One of the first most immediate impacts would be reduced costs. Today, each bank has a series of servers deployed where the information they contain is duplicated with that of other many banks and institutions. To update the information contained in a database of one bank with that of another, we use messaging processes. If many of the banks used a shared ledger with that duplicate information, significant savings would be achieved, as well as agility in some of the processes that now require validation.
DLG is an initiative among banks for coordinating efforts in the research and development of the distributed ledgers in our industry. The fact that it has over 40 global banks sitting at the same table shows its potential. If we want to make the most of this technology to change some of our processes, the network effect needs to be developed. It makes little sense having a fax machine for sending information if nobody else is connected to it. And to be able to communicate, we have to define those rules that make interoperability easier.
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Credit cards, mobile payments, remote check deposit, online bill pay, direct deposit, and automated teller machines have transformed the financial landscape. They have generally been a benefit to both banks and consumers.
Each of these innovations share an important element: each began with a social, financial, or economic need to be addressed. Technology was then developed for the express purpose of addressing the specific need. These innovations have served to foster accessibility to the banking system, increase the convenience of consumer engagement in banking transactions, and enhance the operational efficiencies of banks and the banking industry.
Now, with the arrival of the metaverse, blockchain technology will become more significant, as cryptocurrencies and non-fungible tokens (NFTs) will enable purchases and value storage in virtual reality.
For years, companies have worked to ease the buying, selling, and trading of stocks, and now new blockchain-focused startups are looking to automate and secure the process more efficiently than any past solution.
While the application of blockchain tech would not completely remove these difficulties, it would make it easier to identify factual information, provide verifiable transaction data, and dismiss claims that are without merit.
Alternative lending using blockchain technology offers a cheaper, more efficient, and more secure way of making personal loans available to a broader pool of consumers. With a cryptographically secure, decentralized registry of historical payments, consumers could apply for loans based on a global credit score.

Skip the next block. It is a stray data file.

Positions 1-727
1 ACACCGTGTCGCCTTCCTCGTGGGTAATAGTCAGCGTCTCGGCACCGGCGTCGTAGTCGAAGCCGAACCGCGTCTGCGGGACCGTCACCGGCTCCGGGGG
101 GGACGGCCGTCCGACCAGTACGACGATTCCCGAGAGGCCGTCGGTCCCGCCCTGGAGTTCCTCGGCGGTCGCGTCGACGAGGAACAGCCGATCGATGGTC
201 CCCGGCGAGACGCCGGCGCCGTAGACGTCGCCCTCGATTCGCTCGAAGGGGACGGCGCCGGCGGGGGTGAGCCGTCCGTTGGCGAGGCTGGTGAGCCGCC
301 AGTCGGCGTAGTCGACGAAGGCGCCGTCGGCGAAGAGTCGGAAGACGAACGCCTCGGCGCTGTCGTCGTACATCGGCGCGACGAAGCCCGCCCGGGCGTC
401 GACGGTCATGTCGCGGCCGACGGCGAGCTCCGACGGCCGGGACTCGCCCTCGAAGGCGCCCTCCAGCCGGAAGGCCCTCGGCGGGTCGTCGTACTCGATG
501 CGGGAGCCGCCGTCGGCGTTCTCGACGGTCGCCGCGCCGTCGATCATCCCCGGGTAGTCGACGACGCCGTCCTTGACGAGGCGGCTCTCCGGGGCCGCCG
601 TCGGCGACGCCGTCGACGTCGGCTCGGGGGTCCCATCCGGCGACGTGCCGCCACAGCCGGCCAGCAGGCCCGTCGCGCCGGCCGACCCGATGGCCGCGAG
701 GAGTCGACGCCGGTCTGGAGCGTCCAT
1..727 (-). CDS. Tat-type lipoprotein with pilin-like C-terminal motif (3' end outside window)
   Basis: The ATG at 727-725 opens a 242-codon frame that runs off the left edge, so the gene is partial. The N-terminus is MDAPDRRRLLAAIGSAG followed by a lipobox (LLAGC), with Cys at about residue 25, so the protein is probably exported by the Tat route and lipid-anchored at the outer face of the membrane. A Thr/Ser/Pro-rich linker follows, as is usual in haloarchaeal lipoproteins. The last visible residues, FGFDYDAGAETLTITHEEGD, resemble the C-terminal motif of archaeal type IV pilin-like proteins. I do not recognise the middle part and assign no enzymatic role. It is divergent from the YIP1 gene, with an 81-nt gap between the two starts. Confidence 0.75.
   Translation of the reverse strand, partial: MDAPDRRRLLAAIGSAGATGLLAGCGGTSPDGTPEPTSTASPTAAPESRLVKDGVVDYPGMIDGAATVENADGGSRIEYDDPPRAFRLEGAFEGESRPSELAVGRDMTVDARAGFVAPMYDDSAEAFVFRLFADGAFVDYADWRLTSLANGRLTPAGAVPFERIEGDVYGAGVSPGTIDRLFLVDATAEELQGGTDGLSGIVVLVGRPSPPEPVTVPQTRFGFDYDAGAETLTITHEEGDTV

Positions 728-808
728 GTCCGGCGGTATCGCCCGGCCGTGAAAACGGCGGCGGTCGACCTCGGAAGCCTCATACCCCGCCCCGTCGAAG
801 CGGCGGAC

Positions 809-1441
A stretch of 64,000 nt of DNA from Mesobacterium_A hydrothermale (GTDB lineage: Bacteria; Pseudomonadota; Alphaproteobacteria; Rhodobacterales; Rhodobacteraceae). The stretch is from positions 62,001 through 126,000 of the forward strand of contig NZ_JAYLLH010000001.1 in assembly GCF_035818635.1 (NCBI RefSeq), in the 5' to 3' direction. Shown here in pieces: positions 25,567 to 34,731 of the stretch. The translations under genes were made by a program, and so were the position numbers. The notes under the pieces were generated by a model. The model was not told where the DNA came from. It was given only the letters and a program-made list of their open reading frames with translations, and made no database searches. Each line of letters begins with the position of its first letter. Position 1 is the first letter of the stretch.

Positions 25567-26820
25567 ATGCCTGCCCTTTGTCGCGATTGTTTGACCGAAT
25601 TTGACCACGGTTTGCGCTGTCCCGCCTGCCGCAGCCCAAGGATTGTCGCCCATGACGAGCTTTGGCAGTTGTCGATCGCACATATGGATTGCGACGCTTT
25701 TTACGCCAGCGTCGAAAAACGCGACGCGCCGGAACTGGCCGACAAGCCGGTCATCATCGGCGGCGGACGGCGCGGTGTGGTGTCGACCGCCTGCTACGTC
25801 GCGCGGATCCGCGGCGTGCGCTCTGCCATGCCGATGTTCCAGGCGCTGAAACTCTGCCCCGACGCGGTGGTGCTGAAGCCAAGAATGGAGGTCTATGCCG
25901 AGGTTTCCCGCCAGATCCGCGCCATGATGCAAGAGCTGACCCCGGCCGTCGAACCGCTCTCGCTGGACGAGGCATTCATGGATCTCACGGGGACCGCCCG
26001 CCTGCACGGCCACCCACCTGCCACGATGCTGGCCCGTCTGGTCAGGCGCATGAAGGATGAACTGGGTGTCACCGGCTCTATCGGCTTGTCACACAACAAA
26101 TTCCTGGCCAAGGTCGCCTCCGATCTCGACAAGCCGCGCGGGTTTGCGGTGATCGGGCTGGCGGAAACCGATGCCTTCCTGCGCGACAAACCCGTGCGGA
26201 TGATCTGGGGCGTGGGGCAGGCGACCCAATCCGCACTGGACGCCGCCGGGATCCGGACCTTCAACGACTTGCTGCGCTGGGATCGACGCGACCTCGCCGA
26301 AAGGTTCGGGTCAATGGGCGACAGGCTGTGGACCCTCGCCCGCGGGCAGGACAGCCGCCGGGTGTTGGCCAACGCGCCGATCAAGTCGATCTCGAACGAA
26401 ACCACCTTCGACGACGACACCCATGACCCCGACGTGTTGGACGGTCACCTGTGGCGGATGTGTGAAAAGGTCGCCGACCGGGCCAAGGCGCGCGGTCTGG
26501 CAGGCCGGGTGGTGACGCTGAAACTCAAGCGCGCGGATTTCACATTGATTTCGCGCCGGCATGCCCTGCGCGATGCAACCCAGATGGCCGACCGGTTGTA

BankSocial is an Ethereum-based platform that claims to be the first blockchain-based P2P lending platform. It uses a social consensus lending pool and pays its members to hold tokens that are used for funding loans. Members stake tokens in exchange for some of the interest collected from each loan.
Most blockchain applications in the insurance industry today are focused on improving operational efficiency. Rather than developing new products, insurance companies are looking at ways blockchain can drive down costs, increase speed to market, and provide better customer experiences.
Blockchains could be used to track parts in a supply chain and weed out those that are counterfeit. The tech also has major implications for automotive recalls, which affected roughly 32M vehicles in 2020. With a record of where parts have gone, from the supplier to the individual vehicle, blockchain could enable targeted recalls.
In another example, Daimler has partnered with Singapore-based Ocean Protocol, a decentralized data exchange, to explore how blockchain could be used to share supply chain data among its manufacturing hubs and partners.
Russia-based S7 Airlines deploys a private, Ethereum-based blockchain that uses smart contracts to reduce settlement times between the airline and its agents from 14 days to 15 seconds. In 2019, the airline announced it had reached $1M in monthly ticket sales processed on its blockchain.
Sixty-one percent of aerospace and defense companies are working with blockchain or distributed ledger solutions, according to Accenture. Blockchain technology has the potential to streamline parts inventory and authentication, personnel certification tracking, and more.
Meanwhile, to comply with NATO standards, France-based aerospace and defense contractor Thales Group is deploying blockchain at one of its new manufacturing sites to trace the naval equipment and other parts fabricated at the facility.
Construction is a highly regulated industry that employs a wide variety of tradespeople to take on projects that are often very complex. Validating their identities, their quality of work, and their dependability can be difficult and time-consuming. A blockchain-based ecosystem could help solve this challenge by making it simpler for general contractors to verify identities and track progress across multiple teams.